By means of the qualitative method, this thesis examines how eight translations of extracts of the Danish Administration of Justice Act made by four translators and four lawyers differ. The thesis further discusses whether the expert knowledge of the translators and the lawyers and the translation macrostrategy (source-text or target-text orientation) to be employed by them have affected their translation choices. The reasons for the translation choices made, are examined in interviews conducted after the translators and lawyers had delivered their translation. The aim of the thesis is to gain an insight into a lawyer’s translation choices, thus possibly providing translators with inspiration of how to translate similar legal texts. The study focuses on four linguistic areas all of which are subjects discussed by the Plain Language Movement which began in the 1970s and aims at making legal language more accessible to laymen. These areas include language for special purposes (LSP) including terminology presented by Lord Woolf, the layout of law texts, passives and the modal verb “shall”. The thesis contains background theory on these linguistic areas, and the analysis of the areas examines the translation microstrategies applied by the translators and lawyers respectively. For the purpose of answering the research questions of the thesis, theories concerning the translation macro- and microstrategies presented by Anne Schjoldager and Lita Lundquist have been included in the analysis. In the light of the assignment of a specific translation macrostrategy to both the translators and the lawyers, they were asked during the subsequent interview which translation macrostrategy they would have preferred to use when translating the law text. 6 On the basis of the study’s analysis, the conclusion of the thesis is that the translation choices made by translators and lawyers differ. Also their respective expert knowledge affects their translation choices, meaning that the translators in this study were influenced by their translation theoretical framework, whereas the lawyers’ translation choices were affected by their legal knowledge. Finally, it is concluded that the assigned translation macrostrategies did not have an overall impact on the translation choices, but the degree of the influence of the strategies proved to depend on the specific areas to be translated.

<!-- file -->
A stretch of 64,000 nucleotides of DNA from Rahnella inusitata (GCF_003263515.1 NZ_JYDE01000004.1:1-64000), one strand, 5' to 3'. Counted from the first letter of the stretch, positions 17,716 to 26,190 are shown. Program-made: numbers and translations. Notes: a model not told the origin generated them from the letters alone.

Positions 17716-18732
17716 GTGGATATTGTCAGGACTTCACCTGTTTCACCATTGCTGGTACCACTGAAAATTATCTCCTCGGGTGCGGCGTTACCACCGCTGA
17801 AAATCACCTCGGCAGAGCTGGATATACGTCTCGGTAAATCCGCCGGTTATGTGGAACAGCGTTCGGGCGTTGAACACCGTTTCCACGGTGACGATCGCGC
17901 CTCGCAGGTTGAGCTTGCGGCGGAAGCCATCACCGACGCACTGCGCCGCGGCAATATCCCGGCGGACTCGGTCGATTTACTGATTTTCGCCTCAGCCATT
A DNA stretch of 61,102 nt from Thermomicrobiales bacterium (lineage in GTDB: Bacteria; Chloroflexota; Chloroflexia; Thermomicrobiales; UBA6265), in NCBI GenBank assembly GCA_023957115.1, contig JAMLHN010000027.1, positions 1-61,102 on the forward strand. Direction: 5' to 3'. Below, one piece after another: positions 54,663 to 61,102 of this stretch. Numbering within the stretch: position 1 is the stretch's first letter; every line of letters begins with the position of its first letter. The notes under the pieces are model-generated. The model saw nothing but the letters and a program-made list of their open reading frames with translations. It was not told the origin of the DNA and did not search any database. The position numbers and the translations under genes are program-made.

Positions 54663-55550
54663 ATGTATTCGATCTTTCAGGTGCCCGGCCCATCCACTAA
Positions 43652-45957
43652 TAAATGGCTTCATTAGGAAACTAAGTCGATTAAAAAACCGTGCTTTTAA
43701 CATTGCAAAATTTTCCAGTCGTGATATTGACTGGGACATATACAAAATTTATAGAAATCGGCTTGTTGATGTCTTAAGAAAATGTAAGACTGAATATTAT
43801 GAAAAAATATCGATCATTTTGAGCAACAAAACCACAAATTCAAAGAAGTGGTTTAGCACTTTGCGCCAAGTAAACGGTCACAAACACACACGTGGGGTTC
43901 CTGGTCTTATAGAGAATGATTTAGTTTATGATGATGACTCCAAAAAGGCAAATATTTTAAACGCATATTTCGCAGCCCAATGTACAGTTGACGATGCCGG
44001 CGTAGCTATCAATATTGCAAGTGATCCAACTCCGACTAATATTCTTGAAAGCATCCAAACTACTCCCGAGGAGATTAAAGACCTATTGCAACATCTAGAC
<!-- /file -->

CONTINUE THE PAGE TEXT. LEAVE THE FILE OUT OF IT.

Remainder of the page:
|Educations||MA in International Business Communication (Intercultural Marketing), (Graduate Programme) Final Thesis|
|Number of pages||163|